Tata Motors shareholders reject pay proposals of 3 executives
NEW DELHI: Shares of Tata Motors on Wednesday plunged over 10 per cent, wiping out Rs 15,068 crore from its market valuation, after the company reported a 96.22 per cent decline in consolidated net profit for the December quarter.
The stock tanked 10.32 per cent to end at Rs 436.55 on BSE. During the day, it nosedived 10.64 per cent to Rs 435.
The stock was the worst performer among the 30-sensex components.
At NSE, shares of the company dived 9.45 per cent to close at Rs 436.45.
Led by the sharp dip in the stock, the company’s market valuation plummeted by Rs 15,067.81 crore to Rs 1,25,488.19 crore.
In terms of volume, 36.29 lakh shares of the company were traded on BSE and over 3 crore shares changed hands at NSE during the day.
The stock had lost 5 per cent in the previous session as well.
“TAMO reported another weak quarter with both standalone business and JLR performance coming well below our/street expectation,” Kotak Securities said in a report.
Homegrown auto major Tata Motors on Tuesday reported a 96.22 per cent decline in consolidated net profit to Rs 111.57 crore for the December quarter, dragged down by losses in domestic operations and lower profit of its British arm JLR.
It had posted net profit of Rs 2,952.67 crore in the same quarter of last fiscal, Tata Motors said in a BSE filing.
The company’s consolidated sales during the October- December quarter were down 2.2 per cent to Rs 67,864.95 crore as against Rs 69,398.07 crore in the year-ago period.
On a standalone basis, Tata Motors’ loss after tax widened to Rs 1,046 crore in the third quarter of 2016-17, from Rs 137 crore a year ago
For D-Wave, the path to quantum computers being widely accepted is similar to the history of today’s computers. The first chips came more than 30 years ago, and Microsoft’s Basic expanded the software infrastructure around PCs.
Quantum computers are a new type of computer that can be significantly faster than today’s PCs. They are still decades away from replacing PCs and going mainstream, but more advanced hardware and use models are still emerging.
“A lot of that is unfolding and will have a similar dramatic change in the computing landscape,” Vern Brownell, D-Wave’s CEO, said in an interview.
D-Wave is the only company selling a quantum computer. It sold its first system in 2011 and is now pushing the speed limits with a new quantum computer called the D-Wave 2000Q, which has 2,000 qubits.
The 2000Q is twice the size of its current 1,000-qubit D-Wave 2X, which is considered one of the most advanced computers in the world today. A price tag for the 2000Q wasn’t available.
The 2000Q is thousands of times faster than its predecessor and is leagues ahead in performance compared to today’s PCs. The specialized computer, valued at roughly $15 million, will first ship out to Temporal Defense Systems, which will use the system to tackle cybersecurity threats.
D-Wave’s quantum computers are being already used by the Los Alamos National Laboratory, Google, NASA, and Lockheed Martin. D-Wave’s goal is to upgrade all those systems.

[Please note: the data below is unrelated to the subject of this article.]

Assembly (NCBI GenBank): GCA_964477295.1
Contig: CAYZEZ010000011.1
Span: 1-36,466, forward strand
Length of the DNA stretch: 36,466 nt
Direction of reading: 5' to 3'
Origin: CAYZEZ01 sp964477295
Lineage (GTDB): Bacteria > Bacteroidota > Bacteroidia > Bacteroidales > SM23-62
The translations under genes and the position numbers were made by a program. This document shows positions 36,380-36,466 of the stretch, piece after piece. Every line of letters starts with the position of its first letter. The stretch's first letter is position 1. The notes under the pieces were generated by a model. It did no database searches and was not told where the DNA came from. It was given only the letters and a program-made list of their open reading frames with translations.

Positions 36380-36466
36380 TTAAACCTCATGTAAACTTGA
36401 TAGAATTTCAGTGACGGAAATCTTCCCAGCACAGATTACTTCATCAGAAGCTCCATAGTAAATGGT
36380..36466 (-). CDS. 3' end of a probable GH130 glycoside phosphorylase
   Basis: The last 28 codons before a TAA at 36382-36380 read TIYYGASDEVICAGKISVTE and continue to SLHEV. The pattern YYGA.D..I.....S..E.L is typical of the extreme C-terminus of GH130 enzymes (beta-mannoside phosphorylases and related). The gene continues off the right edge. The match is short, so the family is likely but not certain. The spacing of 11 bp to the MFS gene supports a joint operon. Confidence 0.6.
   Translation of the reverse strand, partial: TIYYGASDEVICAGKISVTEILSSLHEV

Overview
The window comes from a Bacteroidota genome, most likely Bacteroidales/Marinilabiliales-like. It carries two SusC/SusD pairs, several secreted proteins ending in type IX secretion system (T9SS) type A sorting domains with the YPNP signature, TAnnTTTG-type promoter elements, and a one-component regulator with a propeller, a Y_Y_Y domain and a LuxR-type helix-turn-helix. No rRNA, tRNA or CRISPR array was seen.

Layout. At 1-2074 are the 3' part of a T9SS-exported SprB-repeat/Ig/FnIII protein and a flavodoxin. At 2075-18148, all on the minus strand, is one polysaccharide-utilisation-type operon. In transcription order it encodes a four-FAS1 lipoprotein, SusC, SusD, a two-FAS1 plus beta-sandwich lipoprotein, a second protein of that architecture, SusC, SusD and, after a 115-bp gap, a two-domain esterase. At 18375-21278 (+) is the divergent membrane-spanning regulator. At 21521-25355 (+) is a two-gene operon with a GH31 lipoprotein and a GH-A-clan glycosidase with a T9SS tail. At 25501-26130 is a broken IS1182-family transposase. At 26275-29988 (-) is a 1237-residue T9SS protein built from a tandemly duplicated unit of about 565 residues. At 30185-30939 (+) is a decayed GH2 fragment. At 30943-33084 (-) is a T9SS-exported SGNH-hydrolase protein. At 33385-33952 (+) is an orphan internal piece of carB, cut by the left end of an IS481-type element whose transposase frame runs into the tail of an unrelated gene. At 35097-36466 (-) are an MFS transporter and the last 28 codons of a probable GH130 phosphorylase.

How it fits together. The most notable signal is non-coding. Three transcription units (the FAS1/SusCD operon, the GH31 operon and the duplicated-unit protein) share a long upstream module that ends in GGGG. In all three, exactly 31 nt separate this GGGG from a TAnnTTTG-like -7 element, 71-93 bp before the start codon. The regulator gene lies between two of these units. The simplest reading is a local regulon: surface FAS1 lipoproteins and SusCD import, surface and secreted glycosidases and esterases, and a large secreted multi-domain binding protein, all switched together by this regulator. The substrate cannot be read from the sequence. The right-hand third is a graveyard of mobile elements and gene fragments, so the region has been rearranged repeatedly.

The ultimate goal is to develop a universal quantum computer that could run all computing applications, much like PCs, but researchers agree that type of quantum computer still decades away.
But like PCs, users first need to start feeling comfortable with quantum computers, and Brownell hopes D-Wave’s systems will ultimately be available to the masses via the cloud. IBM has already made its 5-qubit quantum computer available through the cloud to anyone who wants to play with it.
“To really flourish we have to make it easy to consume,” Brownell said. The cloud will provide developers with a headache-free way to play with qubits without buying the expensive hardware.
There are many types of quantum computers under development, and D-Wave’s system is based on the paradigm of quantum annealing. The computer delivers possible outcomes to a problem by deploying a magnetic field to perform qubit operations.
IBM is working on a different type of quantum computer based on the gate model, which is considered advanced but more complicated to achieve. Microsoft is trying to make a quantum computer based on a new topology and a particle that is yet to be discovered.
D-Wave and IBM were once squabbling, disputing each others’ approaches to a quantum computer. But they are now showing each other respect and have a common goal of speeding up the release of quantum computers. A long-term computer replacement is needed as today’s PCs reach their limits, and quantum computers could be the answer.
D-Wave doesn’t have a particular religious persuasion on what may be considered the right form of quantum computing, Brownell said. The annealer was a quick way to quantum computing and can be injected into today’s demanding workloads.
“We believe in all approaches. My belief in the future is there will be different types of quantum computers,” Brownell said. The company’s view is similar to using different types of chips like CPUs, GPUs, and FPGAs for different workloads, with each of them having their own benefits, Brownell said.
Some applications for D-Wave’s quantum computer include machine learning, financial simulations, and coding optimization. For example, the quantum computers could be used to build classifiers for better speech recognition or labeling of images, Brownell said. Algorithms play a big role in making D-Wave’s quantum computers effective.
The Maharashtra nation Board of Secondary training SSC resultshave beenintroducedon theprofessionalinternet site, www.mahresult.nic.in college students can take a look at their consequenceson line, however the mark sheet might bedisbursed on June 15 at 3 pm, as statedvianation board secretary Krishnakumar Patil on Sunday.